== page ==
• Saturday, Jun 03, 2023
  • Last Update : 06:33 pm

Green groups send letter to stop construction on forest land in Cox’s Bazar

  • Published at 11:29 pm September 12th, 2021
Marine Drive
Birds-eye view of one of the most scenic routes in the world’s longest marine drive Syed Zakir Hossain

Government wants to establish ‘Bangabandhu Academy of Public Administration’ in the protected forest area

Several notable environmental organizations have written to the authorities concerned demanding the cancellation of the lease of 700 acres of hilly forest land under Jhilangja Mouza of Cox's Bazar Sadar, acquired to establish “Bangabandhu Academy of Public Administration”.

Bangladesh Poribesh Andolon (Bapa), Transparency International Bangladesh (TIB), Association for Land Reform and Development (ALRD), Ain O Salish Kendra (ASK), Bangladesh Legal Aid and Services Trust (BLAST) and Bangladesh Environmental Lawyers Association (BELA) voiced the demand in a joint letter sent to the ministries and government agencies concerned on Sunday.

They also asked the government to cancel the project and extend the existing Bangladesh Public Administration Training Centre located in Savar on 54 acres.

Also Read- PM Hasina: Development projects must not harm environment

Naming an establishment after Bangabandhu after destroying the forests, biodiversity and wildlife habitats would only be disrespectful towards the Father of the Nation, they said.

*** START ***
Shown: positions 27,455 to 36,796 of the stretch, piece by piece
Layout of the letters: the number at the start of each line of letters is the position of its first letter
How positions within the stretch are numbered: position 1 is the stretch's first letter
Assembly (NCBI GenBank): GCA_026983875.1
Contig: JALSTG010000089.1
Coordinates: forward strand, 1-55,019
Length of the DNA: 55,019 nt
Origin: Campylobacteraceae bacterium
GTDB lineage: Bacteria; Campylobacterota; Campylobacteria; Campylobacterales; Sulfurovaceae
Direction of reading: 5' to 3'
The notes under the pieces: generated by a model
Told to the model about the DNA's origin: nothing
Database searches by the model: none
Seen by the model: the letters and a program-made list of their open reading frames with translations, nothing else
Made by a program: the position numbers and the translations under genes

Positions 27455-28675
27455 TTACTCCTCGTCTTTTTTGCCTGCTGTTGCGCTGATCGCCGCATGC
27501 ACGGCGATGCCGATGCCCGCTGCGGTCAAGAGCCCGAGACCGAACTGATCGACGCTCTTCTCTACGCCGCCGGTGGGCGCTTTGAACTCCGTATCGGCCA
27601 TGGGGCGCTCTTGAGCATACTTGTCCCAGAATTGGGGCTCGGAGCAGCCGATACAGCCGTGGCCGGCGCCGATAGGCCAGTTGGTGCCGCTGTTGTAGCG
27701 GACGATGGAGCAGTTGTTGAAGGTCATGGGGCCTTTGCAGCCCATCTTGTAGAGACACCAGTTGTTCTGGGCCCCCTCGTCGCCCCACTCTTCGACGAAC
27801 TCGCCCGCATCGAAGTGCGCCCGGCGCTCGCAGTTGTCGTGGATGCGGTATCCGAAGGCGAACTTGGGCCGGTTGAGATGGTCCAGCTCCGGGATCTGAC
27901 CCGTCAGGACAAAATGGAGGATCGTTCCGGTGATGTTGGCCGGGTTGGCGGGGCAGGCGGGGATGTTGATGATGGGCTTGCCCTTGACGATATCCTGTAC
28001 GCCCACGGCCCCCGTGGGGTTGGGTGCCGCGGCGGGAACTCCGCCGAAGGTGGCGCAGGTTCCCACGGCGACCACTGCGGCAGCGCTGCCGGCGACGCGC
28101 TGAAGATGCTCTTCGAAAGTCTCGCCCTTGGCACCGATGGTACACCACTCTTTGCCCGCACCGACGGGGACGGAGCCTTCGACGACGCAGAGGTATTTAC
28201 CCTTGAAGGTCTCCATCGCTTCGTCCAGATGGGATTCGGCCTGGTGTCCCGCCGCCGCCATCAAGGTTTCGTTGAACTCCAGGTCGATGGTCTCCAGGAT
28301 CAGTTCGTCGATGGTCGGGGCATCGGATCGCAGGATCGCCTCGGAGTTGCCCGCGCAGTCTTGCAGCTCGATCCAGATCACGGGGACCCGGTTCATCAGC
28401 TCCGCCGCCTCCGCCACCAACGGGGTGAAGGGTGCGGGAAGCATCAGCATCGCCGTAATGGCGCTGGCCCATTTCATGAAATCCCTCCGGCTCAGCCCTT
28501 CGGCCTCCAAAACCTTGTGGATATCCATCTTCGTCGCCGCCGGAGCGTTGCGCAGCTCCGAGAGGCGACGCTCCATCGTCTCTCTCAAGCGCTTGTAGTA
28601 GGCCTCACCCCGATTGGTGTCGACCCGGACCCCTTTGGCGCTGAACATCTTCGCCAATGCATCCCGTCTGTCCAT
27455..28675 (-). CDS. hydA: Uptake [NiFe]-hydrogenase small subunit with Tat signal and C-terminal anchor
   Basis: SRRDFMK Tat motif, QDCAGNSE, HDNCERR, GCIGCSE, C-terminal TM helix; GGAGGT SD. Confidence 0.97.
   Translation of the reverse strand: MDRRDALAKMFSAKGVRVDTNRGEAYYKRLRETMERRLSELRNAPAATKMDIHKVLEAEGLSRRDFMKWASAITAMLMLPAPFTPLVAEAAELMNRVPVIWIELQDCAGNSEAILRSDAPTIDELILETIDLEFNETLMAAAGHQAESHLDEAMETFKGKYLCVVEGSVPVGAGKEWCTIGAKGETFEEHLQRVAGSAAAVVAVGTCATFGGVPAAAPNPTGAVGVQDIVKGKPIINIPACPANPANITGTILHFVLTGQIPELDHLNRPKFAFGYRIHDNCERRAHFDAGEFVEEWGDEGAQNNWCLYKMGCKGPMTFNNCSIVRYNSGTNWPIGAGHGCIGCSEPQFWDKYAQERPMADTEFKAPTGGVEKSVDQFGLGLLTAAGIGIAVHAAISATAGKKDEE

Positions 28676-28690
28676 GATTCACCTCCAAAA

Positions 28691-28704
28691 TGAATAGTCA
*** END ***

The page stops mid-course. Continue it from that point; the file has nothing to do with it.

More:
Regarding the lease of the 700-acre land, the Forest Department on January 6, 2019 stated that the area was part of a protected forest, objecting to its acquisition by the Land Ministry.

Moreover, according to the State Acquisition and Tenancy Act, 1950, forest lands are non-retainable property.

The Forest Department also said that the proposed area was a hilly forest area under the department’s custody, and hills and hilly slopes would only be reserved for forestry according to the Land Ministry’s directives.

Also Read- Bapa: Stop construction on forest land in Cox’s Bazar

As Jhilangja Mouza had been declared as an ecologically critical area, deforestation or any activity that might damage or alter the natural features of the land were prohibited, the department noted.

The organizations observed that the Lal Bahadur Shastri National Academy of Administration in India was built on just 189 acres of land, while Bangladesh’s Jatiya Sangsad Bhaban was constructed on 215 acres of land.